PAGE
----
Are These Dogs Good for Families? 👪

The Carlin Pinscher is a fantastic family pet. As we mentioned earlier, this breed enjoys being around children and can play for several hours at a time without getting tired. After dinner, it loves to lounge around and watch television and will likely have a spot on the couch. It’s alert and will let you know if something is going on outside without being barky, and it’s well suited to small apartments.

Does This Breed Get Along with Other Pets? 🐶 😽 

As long as you socialize your Carlin Pinscher with other pets as a puppy, it will get along fine with other dogs and even cats. Dogs that don’t get enough early socialization might become more aggressive toward other animals, including family pets. It will be more challenging to keep them in the same home safely, and you might require the help of a professional trainer.

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Things to Know When Owning a Carlin Pinscher

Food & Diet Requirements 🦴

Your Carlin Pinscher will require high-quality dog food with a mix of real meat and vegetables. We recommend inspecting the ingredients list to ensure real meat like beef, chicken, or turkey is the first ingredient. Other ingredients you should look for include omega fats, especially omega-3 fats, and probiotics. Avoid foods that contain chemical preservatives or artificial dyes because these can cause an allergic reaction in your pet. Corn and soy digest quickly and leave your pet feeling hungry and begging for food in a few hours. We recommend following the recommended portion size on the package closely to prevent your pet from becoming obese.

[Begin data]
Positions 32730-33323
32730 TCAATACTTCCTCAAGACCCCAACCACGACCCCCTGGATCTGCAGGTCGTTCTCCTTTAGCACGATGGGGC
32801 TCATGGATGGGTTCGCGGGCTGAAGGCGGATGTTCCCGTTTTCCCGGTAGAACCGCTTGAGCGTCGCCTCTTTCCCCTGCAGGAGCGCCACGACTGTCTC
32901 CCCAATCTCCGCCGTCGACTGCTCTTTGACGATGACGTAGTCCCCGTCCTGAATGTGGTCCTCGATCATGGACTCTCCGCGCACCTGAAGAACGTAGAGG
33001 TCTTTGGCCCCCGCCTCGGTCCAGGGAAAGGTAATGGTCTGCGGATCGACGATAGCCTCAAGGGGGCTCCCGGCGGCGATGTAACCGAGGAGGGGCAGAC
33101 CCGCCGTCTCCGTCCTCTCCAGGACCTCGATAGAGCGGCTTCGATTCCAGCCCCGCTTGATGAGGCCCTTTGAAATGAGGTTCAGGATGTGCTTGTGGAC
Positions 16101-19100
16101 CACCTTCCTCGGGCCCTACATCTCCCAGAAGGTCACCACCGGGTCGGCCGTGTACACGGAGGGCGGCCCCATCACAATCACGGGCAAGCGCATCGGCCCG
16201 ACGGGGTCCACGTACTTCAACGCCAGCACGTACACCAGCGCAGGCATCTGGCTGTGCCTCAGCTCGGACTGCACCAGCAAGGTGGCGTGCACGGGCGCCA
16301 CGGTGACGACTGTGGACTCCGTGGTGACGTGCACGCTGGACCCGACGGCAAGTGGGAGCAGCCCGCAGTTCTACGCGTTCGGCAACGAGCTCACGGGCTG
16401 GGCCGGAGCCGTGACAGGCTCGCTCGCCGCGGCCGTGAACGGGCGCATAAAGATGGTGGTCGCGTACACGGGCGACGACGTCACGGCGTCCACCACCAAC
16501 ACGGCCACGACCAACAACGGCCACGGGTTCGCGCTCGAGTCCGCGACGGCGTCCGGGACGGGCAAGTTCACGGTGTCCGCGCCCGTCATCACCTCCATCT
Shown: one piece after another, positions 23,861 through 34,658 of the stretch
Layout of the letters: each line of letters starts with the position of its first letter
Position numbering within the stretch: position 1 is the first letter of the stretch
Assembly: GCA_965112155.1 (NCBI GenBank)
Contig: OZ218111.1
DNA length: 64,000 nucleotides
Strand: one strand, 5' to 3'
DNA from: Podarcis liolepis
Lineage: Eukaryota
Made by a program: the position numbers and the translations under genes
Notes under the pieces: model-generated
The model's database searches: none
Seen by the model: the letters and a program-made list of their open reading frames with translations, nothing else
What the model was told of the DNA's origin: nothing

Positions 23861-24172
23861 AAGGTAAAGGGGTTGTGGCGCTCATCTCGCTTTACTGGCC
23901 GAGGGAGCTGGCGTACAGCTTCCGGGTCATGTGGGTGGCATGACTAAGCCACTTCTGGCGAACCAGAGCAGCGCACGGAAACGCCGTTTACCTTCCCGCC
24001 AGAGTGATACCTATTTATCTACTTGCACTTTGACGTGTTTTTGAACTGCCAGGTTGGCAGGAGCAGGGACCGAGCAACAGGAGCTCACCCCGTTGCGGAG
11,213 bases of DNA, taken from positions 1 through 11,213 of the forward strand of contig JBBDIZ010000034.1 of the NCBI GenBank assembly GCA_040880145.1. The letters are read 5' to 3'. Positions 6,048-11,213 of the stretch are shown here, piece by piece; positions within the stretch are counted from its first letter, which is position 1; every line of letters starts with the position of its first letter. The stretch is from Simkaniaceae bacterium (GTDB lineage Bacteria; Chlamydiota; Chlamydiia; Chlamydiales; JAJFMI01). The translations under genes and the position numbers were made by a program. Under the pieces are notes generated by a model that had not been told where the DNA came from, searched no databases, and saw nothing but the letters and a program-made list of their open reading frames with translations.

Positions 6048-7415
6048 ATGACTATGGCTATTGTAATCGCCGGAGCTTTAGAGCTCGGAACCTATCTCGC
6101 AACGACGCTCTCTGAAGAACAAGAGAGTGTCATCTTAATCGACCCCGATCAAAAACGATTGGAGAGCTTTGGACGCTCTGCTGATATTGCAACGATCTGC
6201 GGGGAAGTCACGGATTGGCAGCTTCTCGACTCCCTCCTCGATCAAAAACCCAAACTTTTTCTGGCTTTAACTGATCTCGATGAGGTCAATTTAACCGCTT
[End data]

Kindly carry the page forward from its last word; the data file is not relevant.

Exercise 🐕

Your Carlin Pinscher is not overly active and does not require much exercise. A few short walks each day should be enough to keep your dog healthy and happy. You do not need a yard with this breed but having one is better. Children will also help keep the dog busy, and many experts recommend playing games with your dog that promote mental stimulation.

Training 🎾

Your Carlin Pinscher is intelligent and can learn complex tricks. This breed can be stubborn, so starting when the dog is still a puppy will increase your chances of success. Schedule short training sessions at the same time every day, and don’t miss any to help your dog get into a routine. Once your dog is in a routine, it will come to the session focused and ready to learn.

Grooming ✂️

Your Carlin Pinscher has short hair and no undercoat, so it is extremely easy to groom. A quick brushing once or twice a week will be more than enough to keep the coat soft and shiny, and wiping it down with a damp cloth will reduce the need for a bath. We recommend manually brushing the teeth frequently with a pet-safe toothpaste to reduce the progression of dental disease. If your Carlin Pinscher primarily stays indoors, you will need to trim the nails every few weeks when you hear them clicking on the floor.

Health and Conditions ❤️

Minor Conditions
  • Obesity
Serious Conditions